A small difficulty I had with this picture is that the paper was marked with oil, probably just from handling, (it was from an older batch) so in places the paint was absorbed more giving darker tones in what was supposed to be a very flat wash. I could handle this by using gouache paint but watercolour looks more similar to the inks in the original Ukiyo-e prints. My other option is to buy some cotton rich paper which has better absorption qualities and then make sure I only use clean untouched sheets for this kind of work. I’ve never worked with a good cotton paper before so that might be fun to try.

Here’s the book which inspired this painting…

The Wild Self, Autism and the Kinship of Stories

I think I have a strong tendency to be too “tame”, to follow rules without thinking and do as I’m told. I think this comes from being Autistic, and having a systems view of the world. I just find out how things work and then follow the pattern, just like a good AI robot. I am really happy being told what to do and then getting on with it. The difficulty I come up against is that this approach only works well when the systems are effective and no-one is giving false or inaccurate information. I find it really difficult when I’ve done what I’ve been told is the right thing to do only to find that I’ve been lied to or accidentally mislead or when I’ve misunderstood. When this happens people rarely allow me to explain and often I can’t because one of the unwritten rules of social functioning is that you mustn’t expose other people’s wrong doing or mistakes. So I get blamed for things which are not my fault really often.

This book, “Women who run with the wolves”, gives me some really good guidance about all of this. It teaches me how to know when to question something and how to go about it in a natural and intelligent way using the archetype of the wild woman. Best of all Estes uses traditional stories from all over the world to teach this wisdom.

Now I have always had a strong kinship with stories. I expect this just comes from being lucky enough to have parents who read to me and encouraged books when I was young. I also had a younger sister who was, and is, a stronger person than me in so many ways. She used to demand that I made up a story for her after we were put to bed. I found sleep very difficult as a child so I was mostly happy to do this although I sometimes tried to refuse (my teddy Rusty was then threatened and she usually got a short and rather unsatisfactory story from me that night). Even nowadays, at work, I still make up stories on the spot for the children, often putting them into the tale or letting them choose various facts in the story. So stories have always been a language I understand. (In fact I often wonder if stories are not a primary programming language for human beings.) Anyway, I think this is why Ms. Estes’ book is so helpful for me. She uses stories to help people.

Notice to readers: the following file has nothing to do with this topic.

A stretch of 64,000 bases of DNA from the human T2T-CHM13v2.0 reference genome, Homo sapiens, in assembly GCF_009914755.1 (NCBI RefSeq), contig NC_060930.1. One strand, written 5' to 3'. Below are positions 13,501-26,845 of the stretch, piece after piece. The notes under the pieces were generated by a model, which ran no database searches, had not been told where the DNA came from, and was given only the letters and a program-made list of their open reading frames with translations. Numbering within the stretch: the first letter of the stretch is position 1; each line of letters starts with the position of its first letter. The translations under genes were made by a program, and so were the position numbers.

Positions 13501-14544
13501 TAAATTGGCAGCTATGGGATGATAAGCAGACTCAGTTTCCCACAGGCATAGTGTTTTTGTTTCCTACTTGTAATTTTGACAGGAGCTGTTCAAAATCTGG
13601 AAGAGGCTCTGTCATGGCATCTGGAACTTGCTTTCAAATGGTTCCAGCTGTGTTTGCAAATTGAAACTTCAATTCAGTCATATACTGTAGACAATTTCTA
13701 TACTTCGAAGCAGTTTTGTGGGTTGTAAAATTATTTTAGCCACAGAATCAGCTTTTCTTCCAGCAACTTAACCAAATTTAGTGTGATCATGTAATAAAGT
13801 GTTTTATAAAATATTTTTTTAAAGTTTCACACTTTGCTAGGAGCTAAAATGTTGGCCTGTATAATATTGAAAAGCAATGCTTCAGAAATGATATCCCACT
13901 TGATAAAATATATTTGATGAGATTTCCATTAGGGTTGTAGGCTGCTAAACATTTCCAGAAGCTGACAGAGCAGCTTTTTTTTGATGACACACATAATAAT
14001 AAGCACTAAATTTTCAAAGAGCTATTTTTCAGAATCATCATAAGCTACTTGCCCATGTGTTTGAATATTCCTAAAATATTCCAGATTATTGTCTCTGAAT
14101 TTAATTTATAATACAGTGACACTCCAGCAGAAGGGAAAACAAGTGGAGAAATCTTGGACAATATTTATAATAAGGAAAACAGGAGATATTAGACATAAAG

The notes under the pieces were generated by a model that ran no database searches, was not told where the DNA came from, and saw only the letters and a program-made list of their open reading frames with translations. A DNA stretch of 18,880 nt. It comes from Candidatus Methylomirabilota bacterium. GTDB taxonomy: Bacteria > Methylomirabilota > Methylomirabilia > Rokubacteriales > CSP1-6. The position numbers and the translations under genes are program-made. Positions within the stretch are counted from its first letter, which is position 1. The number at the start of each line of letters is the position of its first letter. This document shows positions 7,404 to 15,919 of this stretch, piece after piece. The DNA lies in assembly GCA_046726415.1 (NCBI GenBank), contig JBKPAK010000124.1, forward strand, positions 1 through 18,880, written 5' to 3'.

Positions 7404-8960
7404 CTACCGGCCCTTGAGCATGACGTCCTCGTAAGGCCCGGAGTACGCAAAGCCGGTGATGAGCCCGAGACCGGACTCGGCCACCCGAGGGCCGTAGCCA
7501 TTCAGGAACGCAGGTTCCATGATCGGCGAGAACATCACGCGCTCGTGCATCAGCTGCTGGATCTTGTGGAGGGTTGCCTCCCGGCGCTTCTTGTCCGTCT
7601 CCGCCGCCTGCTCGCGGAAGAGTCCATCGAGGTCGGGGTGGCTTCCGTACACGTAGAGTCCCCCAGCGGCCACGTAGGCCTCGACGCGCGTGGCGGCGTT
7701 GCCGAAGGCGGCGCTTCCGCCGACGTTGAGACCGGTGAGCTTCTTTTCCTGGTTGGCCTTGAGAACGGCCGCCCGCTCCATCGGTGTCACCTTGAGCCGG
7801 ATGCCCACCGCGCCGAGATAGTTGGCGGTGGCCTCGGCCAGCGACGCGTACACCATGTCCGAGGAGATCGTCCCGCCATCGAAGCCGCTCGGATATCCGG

She also distinguishes between being tame, being feral and being truly wild. Being tame is how I tend to function, following rules and letting others tell me what to do. Being feral is kind of what happens when people are too tame for too long – it’s an inappropriate explosion of the wild nature which isn’t balanced or particularly helpful. It happens when people “go off the rails”. The real wild nature is different. Although it can be savage at times, it is only like that when necessary. Mostly it is balanced, wise and centred, doing whatever is needed for the person and those around them at the time. What I like best is that it gives me a way of managing things which doesn’t leave me so open to difficulties.

I will have to practice this to get it right but I think it will be worth it.